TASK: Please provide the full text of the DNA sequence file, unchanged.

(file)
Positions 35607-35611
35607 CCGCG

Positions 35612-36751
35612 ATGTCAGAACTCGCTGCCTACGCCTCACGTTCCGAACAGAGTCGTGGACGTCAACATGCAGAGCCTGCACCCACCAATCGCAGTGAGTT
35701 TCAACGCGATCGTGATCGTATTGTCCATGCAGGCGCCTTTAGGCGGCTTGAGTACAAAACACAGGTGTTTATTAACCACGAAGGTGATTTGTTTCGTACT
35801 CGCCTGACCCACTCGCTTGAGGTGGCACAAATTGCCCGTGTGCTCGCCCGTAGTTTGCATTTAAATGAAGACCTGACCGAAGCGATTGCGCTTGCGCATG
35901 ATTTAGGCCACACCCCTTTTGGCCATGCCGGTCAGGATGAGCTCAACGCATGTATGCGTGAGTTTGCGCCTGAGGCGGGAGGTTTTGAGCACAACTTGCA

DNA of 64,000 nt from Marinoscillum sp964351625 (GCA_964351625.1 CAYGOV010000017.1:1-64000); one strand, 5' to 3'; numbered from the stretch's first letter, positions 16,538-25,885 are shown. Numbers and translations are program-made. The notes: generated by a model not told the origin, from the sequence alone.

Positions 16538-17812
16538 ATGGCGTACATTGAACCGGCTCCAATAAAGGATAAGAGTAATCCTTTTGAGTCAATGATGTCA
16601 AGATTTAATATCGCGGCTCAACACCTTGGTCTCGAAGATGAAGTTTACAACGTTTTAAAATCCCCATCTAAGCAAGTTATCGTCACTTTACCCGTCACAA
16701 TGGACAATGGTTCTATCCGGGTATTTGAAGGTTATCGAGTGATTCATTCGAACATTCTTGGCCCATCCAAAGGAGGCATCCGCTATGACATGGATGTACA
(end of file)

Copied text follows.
Positions 35607-35611
35607 CCGCG

Positions 35612-36751
35612 ATGTCAGAACTCGCTGCCTACGCCTCACGTTCCGAACAGAGTCGTGGACGTCAACATGCAGAGCCTGCACCCACCAATCGCAGTGAGTT
35701 TCAACGCGATCGTGATCGTATTGTCCATGCAGGCGCCTTTAGGCGGCTTGAGTACAAAACACAGGTGTTTATTAACCACGAAGGTGATTTGTTTCGTACT
35801 CGCCTGACCCACTCGCTTGAGGTGGCACAAATTGCCCGTGTGCTCGCCCGTAGTTTGCATTTAAATGAAGACCTGACCGAAGCGATTGCGCTTGCGCATG
35901 ATTTAGGCCACACCCCTTTTGGCCATGCCGGTCAGGATGAGCTCAACGCATGTATGCGTGAGTTTGCGCCTGAGGCGGGAGGTTTTGAGCACAACTTGCA

DNA of 64,000 nt from Marinoscillum sp964351625 (GCA_964351625.1 CAYGOV010000017.1:1-64000); one strand, 5' to 3'; numbered from the stretch's first letter, positions 16,538-25,885 are shown. Numbers and translations are program-made. The notes: generated by a model not told the origin, from the sequence alone.

Positions 16538-17812
16538 ATGGCGTACATTGAACCGGCTCCAATAAAGGATAAGAGTAATCCTTTTGAGTCAATGATGTCA
16601 AGATTTAATATCGCGGCTCAACACCTTGGTCTCGAAGATGAAGTTTACAACGTTTTAAAATCCCCATCTAAGCAAGTTATCGTCACTTTACCCGTCACAA
16701 TGGACAATGGTTCTATCCGGGTATTTGAAGGTTATCGAGTGATTCATTCGAACATTCTTGGCCCATCCAAAGGAGGCATCCGCTATGACATGGATGTACA